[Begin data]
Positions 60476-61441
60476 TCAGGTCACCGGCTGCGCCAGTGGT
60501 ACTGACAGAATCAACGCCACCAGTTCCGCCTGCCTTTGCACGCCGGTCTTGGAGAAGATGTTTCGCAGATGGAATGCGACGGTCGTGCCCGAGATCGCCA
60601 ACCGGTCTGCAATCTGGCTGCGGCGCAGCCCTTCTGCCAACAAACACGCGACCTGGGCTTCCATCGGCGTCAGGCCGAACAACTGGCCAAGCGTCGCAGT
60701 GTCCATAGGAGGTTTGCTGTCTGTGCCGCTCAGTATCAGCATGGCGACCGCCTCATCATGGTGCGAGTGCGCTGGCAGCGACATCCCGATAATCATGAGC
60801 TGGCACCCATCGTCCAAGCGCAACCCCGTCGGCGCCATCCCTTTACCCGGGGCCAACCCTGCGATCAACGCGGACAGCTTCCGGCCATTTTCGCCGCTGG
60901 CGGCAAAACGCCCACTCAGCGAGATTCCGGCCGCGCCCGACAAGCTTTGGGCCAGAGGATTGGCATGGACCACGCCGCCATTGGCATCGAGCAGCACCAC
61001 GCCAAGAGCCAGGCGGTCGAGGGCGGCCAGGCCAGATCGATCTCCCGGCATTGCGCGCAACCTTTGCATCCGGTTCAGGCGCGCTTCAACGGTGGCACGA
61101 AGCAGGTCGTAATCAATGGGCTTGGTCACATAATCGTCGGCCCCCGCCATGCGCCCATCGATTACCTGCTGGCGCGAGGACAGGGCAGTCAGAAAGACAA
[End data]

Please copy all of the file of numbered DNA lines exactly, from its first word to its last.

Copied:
Positions 60476-61441
60476 TCAGGTCACCGGCTGCGCCAGTGGT
60501 ACTGACAGAATCAACGCCACCAGTTCCGCCTGCCTTTGCACGCCGGTCTTGGAGAAGATGTTTCGCAGATGGAATGCGACGGTCGTGCCCGAGATCGCCA
60601 ACCGGTCTGCAATCTGGCTGCGGCGCAGCCCTTCTGCCAACAAACACGCGACCTGGGCTTCCATCGGCGTCAGGCCGAACAACTGGCCAAGCGTCGCAGT
60701 GTCCATAGGAGGTTTGCTGTCTGTGCCGCTCAGTATCAGCATGGCGACCGCCTCATCATGGTGCGAGTGCGCTGGCAGCGACATCCCGATAATCATGAGC
60801 TGGCACCCATCGTCCAAGCGCAACCCCGTCGGCGCCATCCCTTTACCCGGGGCCAACCCTGCGATCAACGCGGACAGCTTCCGGCCATTTTCGCCGCTGG
60901 CGGCAAAACGCCCACTCAGCGAGATTCCGGCCGCGCCCGACAAGCTTTGGGCCAGAGGATTGGCATGGACCACGCCGCCATTGGCATCGAGCAGCACCAC
61001 GCCAAGAGCCAGGCGGTCGAGGGCGGCCAGGCCAGATCGATCTCCCGGCATTGCGCGCAACCTTTGCATCCGGTTCAGGCGCGCTTCAACGGTGGCACGA
61101 AGCAGGTCGTAATCAATGGGCTTGGTCACATAATCGTCGGCCCCCGCCATGCGCCCATCGATTACCTGCTGGCGCGAGGACAGGGCAGTCAGAAAGACAA